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Drone Over Butte

Montanans anticipating the day when their medicine, packages or even a pizza will be delivered via drone are in for a rude awakening if a new law that passed the Montana Senate severely restricting drone flights in Montana airspace is adopted.

State Sen. Steve Hinebauch, R-Wibaux, has introduced legislation that would make drone delivery services like Amazon’s illegal in Montana. The Montana Senate voted 30-19 in favor of the drone ban, ignoring the millions of dollars and dozens of jobs drone businesses are already bringing to Montana.

Under Hinebauch’s Senate Bill 170, most drones would be banned in all airspace under 500 feet without explicit permission from the landowners below, including delivery drones. When asked how this might affect drone delivery services for goods like medicine or packages, Hinebauch said that drones should follow the existing roads on the ground rather than fly in straight lines, and if they dare fly over anyone’s property without permission, they should be fined.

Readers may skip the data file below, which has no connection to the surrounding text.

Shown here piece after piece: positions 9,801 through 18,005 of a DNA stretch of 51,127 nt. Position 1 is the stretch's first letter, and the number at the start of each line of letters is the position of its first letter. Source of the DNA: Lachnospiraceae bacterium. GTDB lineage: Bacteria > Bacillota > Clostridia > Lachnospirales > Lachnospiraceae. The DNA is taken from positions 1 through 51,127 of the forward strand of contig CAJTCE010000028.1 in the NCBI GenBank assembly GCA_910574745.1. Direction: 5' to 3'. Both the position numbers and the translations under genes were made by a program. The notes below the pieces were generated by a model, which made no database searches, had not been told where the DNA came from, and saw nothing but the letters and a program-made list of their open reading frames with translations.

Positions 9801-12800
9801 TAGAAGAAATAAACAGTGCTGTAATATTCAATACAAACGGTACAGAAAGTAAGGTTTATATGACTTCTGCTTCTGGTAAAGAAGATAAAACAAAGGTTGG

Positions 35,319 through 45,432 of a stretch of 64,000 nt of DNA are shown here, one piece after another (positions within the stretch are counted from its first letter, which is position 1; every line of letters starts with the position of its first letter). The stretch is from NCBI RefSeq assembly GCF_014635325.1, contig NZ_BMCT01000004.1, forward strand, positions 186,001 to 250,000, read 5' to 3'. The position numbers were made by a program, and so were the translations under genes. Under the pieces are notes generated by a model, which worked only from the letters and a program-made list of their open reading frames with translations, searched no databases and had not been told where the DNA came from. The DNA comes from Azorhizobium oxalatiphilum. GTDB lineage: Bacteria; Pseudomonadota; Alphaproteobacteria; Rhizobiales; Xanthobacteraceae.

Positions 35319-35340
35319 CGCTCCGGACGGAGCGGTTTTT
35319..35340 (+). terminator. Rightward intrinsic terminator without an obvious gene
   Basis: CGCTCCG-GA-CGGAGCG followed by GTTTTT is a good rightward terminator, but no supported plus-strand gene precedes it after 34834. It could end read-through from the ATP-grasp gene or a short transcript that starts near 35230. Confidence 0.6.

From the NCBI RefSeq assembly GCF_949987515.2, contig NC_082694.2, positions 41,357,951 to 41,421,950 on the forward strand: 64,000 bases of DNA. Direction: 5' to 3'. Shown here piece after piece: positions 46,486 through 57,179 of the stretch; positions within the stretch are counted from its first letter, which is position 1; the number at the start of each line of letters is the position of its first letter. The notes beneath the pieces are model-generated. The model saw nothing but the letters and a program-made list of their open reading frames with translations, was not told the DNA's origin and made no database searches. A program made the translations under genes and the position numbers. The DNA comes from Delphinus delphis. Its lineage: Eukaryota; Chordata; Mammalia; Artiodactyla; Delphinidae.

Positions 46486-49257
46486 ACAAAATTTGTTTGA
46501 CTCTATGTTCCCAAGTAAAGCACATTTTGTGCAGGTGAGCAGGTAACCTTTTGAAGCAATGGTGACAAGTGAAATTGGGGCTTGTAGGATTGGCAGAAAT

This statement is likely the most ridiculous response to a realistic question one could have expected on the floor of the Montana Senate. In fact, flying in straight lines and avoiding the extra time of road travel is the entire point of using drones in delivery in the first place. Imagine if Delta Airlines or medical helicopters were asked to follow roads and never cross private property lines? Where are the property lines in the sky, anyway? Really?

This issue may be all fun and jokes for Hinebauch, but for many people in Montana like myself who work in this emerging industry, this drone ban means less money to put food on the table, pay the mortgage or pay for a business lease on an office, automobile or other needs.

Then of course there’s the fact that the Federal Aviation Administration governs aircraft and airspace, not state legislatures, for obvious reasons. If every state and city could write different rules for airspace, pilots and passengers lives would be at risk and no one would be able to fly anywhere.

SB 170 is a radical departure from all case law governing airspace ownership and use, and directly conflicts with federal law, which says that the sky is public domain and regulated solely by the FAA.

Montana legislators haven’t always been so hostile to the drone industry. In 2011, then-state Sen. Ryan Zinke, Montana’s two-term congressman and now secretary of the Interior, was among the first Montana state legislators to push for increased drone technology development for firefighters, surveyors and ag producers through partnerships with Montana’s universities.